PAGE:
Science notebooks evolve throughout the year along with students, becoming more complex as students gain a better understanding of how data is collected and recorded. For example, a kindergarten class starts off with a general notebook for gathering and recording information, then gradually to specific-topic notebooks. A second grade class starts with general observations, then moves towards formal data recording.
Here are four ways to use science notebooks:
1. Help students create their own reference sheets.
I use a direct approach sometimes, asking students to write down definitions or copy a specific diagram. These entries serve as references for students.
How will my district handle the implementation of science standards? How will they be integrated with the Common Core literacy and math standards? Will I have to figure it all out on my own? Those are big questions for thousands of American science teachers who are encountering the Next Generation Science Standards (NGSS).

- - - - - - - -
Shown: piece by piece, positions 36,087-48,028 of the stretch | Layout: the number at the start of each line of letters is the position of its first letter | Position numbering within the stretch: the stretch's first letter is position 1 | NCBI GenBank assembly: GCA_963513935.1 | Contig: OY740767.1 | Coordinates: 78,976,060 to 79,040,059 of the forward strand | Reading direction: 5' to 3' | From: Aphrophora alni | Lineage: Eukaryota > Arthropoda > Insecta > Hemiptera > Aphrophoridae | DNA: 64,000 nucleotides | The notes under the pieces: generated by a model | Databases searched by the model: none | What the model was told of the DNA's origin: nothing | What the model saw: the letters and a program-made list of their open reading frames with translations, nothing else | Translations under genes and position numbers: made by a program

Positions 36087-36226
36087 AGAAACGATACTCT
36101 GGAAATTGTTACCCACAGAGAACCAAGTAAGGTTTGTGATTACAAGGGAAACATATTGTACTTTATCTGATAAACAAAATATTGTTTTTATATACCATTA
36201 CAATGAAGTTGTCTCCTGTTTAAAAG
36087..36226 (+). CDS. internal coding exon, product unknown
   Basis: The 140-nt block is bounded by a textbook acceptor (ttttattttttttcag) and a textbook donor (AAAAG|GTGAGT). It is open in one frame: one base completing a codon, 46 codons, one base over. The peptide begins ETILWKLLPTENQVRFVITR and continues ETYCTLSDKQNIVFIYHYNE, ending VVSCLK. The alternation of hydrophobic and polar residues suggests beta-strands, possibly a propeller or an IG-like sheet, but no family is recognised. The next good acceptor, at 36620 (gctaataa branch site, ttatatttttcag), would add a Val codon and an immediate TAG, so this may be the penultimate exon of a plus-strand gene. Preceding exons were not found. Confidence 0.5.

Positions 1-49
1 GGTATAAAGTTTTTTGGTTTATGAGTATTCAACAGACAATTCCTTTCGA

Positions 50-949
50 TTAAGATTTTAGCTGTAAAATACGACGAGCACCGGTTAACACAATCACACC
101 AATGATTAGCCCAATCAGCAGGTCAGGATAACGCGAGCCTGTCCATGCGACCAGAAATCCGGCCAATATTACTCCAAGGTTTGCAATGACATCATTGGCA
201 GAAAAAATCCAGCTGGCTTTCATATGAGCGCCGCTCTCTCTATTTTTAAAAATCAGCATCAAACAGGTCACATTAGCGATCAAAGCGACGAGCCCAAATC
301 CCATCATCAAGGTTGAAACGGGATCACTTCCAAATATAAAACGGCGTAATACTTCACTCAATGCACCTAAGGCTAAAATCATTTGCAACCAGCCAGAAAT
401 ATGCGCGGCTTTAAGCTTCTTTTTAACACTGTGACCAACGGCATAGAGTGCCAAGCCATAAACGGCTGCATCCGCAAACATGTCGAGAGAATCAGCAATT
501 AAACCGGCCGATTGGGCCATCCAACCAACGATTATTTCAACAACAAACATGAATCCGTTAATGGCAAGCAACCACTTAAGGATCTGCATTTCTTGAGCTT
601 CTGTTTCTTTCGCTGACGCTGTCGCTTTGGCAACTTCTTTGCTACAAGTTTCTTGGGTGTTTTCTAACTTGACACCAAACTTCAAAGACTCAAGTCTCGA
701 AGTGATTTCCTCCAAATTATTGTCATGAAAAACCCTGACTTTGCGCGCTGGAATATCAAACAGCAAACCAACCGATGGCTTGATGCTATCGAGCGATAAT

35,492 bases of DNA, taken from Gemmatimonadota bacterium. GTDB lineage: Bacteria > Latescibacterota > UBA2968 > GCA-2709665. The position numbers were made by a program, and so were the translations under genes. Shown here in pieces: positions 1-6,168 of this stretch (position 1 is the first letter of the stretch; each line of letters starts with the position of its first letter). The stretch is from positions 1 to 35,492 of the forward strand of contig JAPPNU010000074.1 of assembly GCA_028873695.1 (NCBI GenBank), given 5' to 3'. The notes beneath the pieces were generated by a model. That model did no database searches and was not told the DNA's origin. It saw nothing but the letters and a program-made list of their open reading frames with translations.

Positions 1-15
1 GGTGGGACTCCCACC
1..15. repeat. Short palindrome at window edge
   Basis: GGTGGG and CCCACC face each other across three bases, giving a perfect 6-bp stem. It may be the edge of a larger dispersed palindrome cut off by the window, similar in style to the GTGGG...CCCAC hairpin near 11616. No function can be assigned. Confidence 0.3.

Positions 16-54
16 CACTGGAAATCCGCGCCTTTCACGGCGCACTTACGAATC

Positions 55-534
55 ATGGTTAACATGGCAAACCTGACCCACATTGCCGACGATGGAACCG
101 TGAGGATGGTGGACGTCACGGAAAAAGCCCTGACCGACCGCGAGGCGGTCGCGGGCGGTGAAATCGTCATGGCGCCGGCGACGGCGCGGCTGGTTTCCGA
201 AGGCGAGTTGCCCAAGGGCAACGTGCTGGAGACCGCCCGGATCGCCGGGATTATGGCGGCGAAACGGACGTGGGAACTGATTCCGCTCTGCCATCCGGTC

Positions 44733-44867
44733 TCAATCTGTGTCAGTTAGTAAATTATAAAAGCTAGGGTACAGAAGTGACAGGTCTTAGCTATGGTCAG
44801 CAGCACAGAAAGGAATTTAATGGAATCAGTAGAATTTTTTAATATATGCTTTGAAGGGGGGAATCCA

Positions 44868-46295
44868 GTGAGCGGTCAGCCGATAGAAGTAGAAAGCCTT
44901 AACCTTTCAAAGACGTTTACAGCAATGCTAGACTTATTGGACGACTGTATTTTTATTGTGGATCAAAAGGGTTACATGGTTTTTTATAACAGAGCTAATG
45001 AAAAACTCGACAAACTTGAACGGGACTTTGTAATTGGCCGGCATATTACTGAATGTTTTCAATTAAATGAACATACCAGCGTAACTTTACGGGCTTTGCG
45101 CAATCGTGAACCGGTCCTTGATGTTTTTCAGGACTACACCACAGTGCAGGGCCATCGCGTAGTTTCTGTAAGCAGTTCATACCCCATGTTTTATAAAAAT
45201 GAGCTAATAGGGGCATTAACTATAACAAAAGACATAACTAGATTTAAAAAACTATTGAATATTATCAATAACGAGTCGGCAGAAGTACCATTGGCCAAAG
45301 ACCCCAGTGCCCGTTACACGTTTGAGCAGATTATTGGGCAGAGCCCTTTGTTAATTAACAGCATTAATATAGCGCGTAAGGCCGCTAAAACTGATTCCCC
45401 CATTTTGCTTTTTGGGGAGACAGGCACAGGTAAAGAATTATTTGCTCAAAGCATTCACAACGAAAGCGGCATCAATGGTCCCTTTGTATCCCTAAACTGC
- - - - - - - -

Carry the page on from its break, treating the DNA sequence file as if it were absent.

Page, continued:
Yes, it’s going to be hard work, but the NGSS show great promise, with their emphasis on what students are able to do. How do I know? I’m a practicing teacher who was part of a committee that vetted the standards as they were developed. I know what teachers need to do to get ready.
Just a month or two ago, you were knee-deep in the cycle of planning, lesson delivery, and assessment. It was tough to find a free moment to learn something to improve your practice. Maybe summers are just as busy—but hopefully you’re carving out a little time for beaches, barbecue, baseball… and some professional learning.